Merylyn and Elfeena became used to the customs and people of Gryndal, and helped as they could with the coven’s work. Some few of the women were slower to accept the girl than were others, but her mild manners and willingness at chores served, in the end, to endear her. She had, at times, some curious ideas as to how things should be done or could be improved, but was never ostentatious or arrogant in presenting them. Indeed, her quietness sometimes made one listen to her more closely, and she had a way that made the women think that these new ideas were their own. The girl smiled her smile when a group discussion took place and the ideas were bandied about.
Merylyn did much of the hunting for game, since she was an accomplished trapper, and many days they had fresh rabbit or even a wild turkey or two. On a time, she spotted a large hare and resolved to trap it. It was very fast, and she had laid out a number of snares before it was finally caught. She was home in time to clean and dress it for their supper, when, on close inspection, she felt an oddness about the animal. Its eyes were not right, but it was not from illness. As she made her cuts to do the skinning, its veins and arteries stood out more than they should have, and, most peculiar, its blood had a greenish cast to it. The gutting gave her the real shock, for the rabbit’s stomach held a hard object. As Merylyn rinsed away the offal, she saw it: a small golden medallion.
It was the symbol of Cain Coven. She quickly stowed it away, and told the sisters that her catch was diseased, could not be eaten, and was to be burnt in the fire.
Some days before, over many hills and paths, the Sisters of Cain, aware that their attack on Merylyn had failed, placed a spell of finding and of withering in the gullet of a hare.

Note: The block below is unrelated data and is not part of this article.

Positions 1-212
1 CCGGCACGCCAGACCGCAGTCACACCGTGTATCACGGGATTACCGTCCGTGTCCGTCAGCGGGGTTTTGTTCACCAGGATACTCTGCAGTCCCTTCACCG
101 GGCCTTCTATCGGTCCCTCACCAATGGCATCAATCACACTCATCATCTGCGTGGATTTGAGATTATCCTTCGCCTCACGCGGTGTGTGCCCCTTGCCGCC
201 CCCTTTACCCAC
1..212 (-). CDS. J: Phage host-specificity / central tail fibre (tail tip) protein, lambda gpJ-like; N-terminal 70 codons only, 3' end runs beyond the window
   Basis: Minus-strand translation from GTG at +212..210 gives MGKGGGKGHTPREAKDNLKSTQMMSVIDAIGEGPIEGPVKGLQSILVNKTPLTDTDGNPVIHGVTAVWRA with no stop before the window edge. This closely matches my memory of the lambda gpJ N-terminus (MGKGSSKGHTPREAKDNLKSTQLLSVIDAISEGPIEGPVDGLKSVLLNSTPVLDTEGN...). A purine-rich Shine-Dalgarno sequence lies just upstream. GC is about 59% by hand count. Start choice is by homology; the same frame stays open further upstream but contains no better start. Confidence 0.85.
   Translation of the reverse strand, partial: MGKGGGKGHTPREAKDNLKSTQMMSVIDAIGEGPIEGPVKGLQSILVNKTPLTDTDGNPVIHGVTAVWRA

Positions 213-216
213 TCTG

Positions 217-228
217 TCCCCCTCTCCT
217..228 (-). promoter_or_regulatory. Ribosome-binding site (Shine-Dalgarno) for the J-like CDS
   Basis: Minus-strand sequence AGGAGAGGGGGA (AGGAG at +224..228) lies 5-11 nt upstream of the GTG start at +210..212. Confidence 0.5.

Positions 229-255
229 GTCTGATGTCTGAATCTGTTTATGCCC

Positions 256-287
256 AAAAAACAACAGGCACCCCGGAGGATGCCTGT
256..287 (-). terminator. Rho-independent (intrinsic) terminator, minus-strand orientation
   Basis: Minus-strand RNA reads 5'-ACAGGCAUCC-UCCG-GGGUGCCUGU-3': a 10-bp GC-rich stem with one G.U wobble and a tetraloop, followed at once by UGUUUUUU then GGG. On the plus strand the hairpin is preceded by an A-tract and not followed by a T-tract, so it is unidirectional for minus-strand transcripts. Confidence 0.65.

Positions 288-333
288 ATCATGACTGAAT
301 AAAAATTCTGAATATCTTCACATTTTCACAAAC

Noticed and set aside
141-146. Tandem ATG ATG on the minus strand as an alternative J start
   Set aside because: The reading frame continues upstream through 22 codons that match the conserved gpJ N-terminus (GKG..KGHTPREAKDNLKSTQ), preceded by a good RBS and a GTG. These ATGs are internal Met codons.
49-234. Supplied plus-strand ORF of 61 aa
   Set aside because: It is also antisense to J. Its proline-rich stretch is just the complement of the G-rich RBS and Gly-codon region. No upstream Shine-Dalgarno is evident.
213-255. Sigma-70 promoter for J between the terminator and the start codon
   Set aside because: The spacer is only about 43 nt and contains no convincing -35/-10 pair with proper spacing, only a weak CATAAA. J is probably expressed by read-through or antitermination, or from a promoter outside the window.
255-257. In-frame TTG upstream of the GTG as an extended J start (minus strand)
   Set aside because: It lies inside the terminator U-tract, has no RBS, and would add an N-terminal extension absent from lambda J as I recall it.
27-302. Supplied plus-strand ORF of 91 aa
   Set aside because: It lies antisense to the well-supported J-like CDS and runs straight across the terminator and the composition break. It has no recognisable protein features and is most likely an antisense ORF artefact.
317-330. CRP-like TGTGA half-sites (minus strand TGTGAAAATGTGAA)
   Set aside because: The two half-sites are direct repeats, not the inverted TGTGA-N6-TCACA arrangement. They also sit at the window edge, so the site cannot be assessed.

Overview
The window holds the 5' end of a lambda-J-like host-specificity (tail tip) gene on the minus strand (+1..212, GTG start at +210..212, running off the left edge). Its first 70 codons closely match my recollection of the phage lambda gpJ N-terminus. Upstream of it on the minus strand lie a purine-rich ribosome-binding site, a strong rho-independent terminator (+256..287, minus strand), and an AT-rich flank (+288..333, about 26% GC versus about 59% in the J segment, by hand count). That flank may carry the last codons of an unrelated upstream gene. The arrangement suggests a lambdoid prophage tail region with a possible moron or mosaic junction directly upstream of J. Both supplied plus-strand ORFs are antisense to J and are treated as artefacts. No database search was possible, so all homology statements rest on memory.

For they had seen Merylyn’s changes as the work of the devil, and were in fear lest she return.
Seeing that her mother was quiet and withdrawn at the night’s fire, Elfeena sat by her, stroked her hair, and drew her pale lips to Merylyn’s ear. “Mother, I see you have a sickness. You shall tell me, for you know who I am. Tonight, I will not leave your side.”
To be continued…
Lee Dunn has been writing since the age of 18, but found that work got in the way for the ensuing 48 years. In his home town of Toronto, Ontario, Canada, he reveled in his independence at an early age, and spent as much time as he could exploring the city’s Arts scene. He was introduced to poetry and prose by the works of two literary giants, namely J.R.R. Tolkien and J.W. Lennon and thence fell in love with the written word. His work includes poetry, short fiction, and personal essays, and ranges in theme from the surreal to the horrific, nostalgic, and themes on the human condition. He has been published on Spillwords.com, The Dark Poets Club, Journal of Undiscovered Poets, Crepe & Penn Literary magazine, and the Shelburne Free Press.